It's no longer "your" Trek. It's no longer "my" Trek. It's SouthernSprockette Niece's Trek. To that, I am grateful for the change.

chator 01-04-2010 11:10 AM

yes, that is good news...for Paramount that may have a Trekkie for life to buy up their overpriced Trek products, watch their up-coming Trek films, etc. The younger you get them the stronger impression you can make upon them, and longer you can have a milch cow to leech off of.

When i was five i got into Star Wars. I didn't get into Star Trek until i was a teenager. That was because i couldn't understand Star Trek at five. I'm not sure what a five-year old will get out of Star Trek, they'll have memories of space and of things blowing up, going Kabooy! Good-looking young guys running around on a spaceship, and bad men in black with tatoos.

NCC-73515 01-04-2010 11:31 AM

Dominus, we are one. :D
The people (younger than me) who liked the new movie found WoK boring! Imagine that :(

Lady Vaako 01-04-2010 12:51 PM

Quote:

Originally Posted by chator (Post 292417)
When i was five i got into Star Wars. I didn't get into Star Trek until i was a teenager. That was because i couldn't understand Star Trek at five. I'm not sure what a five-year old will get out of Star Trek, they'll have memories of space and of things blowing up, going Kabooy! Good-looking young guys running around on a spaceship, and bad men in black with tatoos.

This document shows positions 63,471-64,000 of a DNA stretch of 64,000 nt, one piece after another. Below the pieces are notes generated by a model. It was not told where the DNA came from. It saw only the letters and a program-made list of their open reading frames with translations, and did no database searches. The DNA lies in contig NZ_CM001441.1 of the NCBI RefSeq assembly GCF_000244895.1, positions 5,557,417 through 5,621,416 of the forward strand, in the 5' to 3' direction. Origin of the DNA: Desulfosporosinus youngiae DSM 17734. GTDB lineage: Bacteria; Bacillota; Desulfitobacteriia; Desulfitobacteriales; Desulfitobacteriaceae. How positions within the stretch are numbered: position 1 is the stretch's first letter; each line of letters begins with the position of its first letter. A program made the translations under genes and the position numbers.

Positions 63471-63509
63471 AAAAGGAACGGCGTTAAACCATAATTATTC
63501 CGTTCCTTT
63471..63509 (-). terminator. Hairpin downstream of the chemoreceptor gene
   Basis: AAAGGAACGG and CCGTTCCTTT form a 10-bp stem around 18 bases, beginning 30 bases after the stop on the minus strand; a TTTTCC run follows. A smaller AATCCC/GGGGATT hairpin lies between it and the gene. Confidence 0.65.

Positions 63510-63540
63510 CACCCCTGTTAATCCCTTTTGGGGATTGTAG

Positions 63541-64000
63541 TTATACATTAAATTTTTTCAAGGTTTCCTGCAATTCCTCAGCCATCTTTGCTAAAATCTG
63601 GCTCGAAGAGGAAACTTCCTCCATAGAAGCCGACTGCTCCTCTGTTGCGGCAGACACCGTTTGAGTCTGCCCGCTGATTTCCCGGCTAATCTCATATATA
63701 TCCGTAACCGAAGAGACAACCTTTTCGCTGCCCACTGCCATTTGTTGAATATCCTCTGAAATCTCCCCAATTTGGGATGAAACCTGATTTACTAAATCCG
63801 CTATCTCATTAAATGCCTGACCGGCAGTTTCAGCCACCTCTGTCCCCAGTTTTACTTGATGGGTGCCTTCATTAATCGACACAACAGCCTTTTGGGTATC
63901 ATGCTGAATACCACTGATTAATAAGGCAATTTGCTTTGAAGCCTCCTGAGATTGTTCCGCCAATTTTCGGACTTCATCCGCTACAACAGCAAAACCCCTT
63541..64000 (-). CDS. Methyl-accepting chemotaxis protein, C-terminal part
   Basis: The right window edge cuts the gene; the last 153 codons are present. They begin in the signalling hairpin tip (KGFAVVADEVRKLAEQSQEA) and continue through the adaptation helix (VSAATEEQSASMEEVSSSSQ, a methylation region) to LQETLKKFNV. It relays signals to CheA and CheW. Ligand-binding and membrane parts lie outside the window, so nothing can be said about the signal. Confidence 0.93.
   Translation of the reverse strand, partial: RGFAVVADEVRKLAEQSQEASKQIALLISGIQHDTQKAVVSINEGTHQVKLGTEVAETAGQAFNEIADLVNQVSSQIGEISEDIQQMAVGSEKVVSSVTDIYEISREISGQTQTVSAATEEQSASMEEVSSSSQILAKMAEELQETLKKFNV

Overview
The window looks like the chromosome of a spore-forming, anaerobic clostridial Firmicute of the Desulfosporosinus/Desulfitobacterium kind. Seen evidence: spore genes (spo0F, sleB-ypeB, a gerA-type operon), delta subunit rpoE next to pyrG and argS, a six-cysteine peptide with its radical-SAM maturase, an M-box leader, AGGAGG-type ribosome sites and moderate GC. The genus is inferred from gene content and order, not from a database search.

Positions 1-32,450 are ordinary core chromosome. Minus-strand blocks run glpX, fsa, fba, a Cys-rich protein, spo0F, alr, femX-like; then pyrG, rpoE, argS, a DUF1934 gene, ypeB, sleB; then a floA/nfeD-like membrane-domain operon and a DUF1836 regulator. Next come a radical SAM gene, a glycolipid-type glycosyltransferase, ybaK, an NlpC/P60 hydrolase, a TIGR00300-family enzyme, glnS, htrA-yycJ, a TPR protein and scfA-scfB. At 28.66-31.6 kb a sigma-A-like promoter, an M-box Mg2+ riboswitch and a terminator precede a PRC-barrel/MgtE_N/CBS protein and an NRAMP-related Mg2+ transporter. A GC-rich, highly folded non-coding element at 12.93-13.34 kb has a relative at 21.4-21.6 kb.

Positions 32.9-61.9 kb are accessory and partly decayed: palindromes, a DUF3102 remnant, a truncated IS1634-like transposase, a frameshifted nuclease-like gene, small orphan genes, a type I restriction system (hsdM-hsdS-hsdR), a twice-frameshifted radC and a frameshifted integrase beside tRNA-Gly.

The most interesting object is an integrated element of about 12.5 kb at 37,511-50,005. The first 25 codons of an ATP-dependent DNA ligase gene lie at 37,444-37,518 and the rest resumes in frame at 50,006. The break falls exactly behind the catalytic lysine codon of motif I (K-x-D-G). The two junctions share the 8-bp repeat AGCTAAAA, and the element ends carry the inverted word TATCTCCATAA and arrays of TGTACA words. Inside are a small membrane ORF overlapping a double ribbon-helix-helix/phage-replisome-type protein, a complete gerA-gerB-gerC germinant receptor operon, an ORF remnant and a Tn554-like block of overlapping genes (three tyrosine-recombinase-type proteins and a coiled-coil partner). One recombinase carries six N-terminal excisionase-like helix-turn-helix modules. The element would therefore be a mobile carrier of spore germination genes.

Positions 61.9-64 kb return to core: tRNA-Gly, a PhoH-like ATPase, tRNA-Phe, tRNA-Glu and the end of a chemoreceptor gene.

Well, I feel for you... My earliest memories of science-fiction will forever be linked to Star Trek and I was about five years old when I first saw an episode of TOS on TV for the first time. Star Trek is what made me fall in love with science-fiction at such an early age.

And to me, it wasn't just about things exploding and good-looking guys running around in a spaceship (although I have to admit that Spock was one of my earliest crushes). What I got out of Star Trek at that age was a complete sense of awe that came from the idea that maybe one day space travel and exploration would be something we'd be able to achieve. I loved the stories, the funky characters and yes, even the technology even though I couldn't understand any of it. But to me, that's what made it all the more fascinating.

On the other hand, I didn't start paying attention to Star Wars until "The Empire Strikes Back" came out...

kevin 01-04-2010 01:19 PM

Quote:

Originally Posted by chator (Post 292417)
yes, that is good news...for Paramount that may have a Trekkie for life to buy up their overpriced Trek products, watch their up-coming Trek films, etc. The younger you get them the stronger impression you can make upon them, and longer you can have a milch cow to leech off of.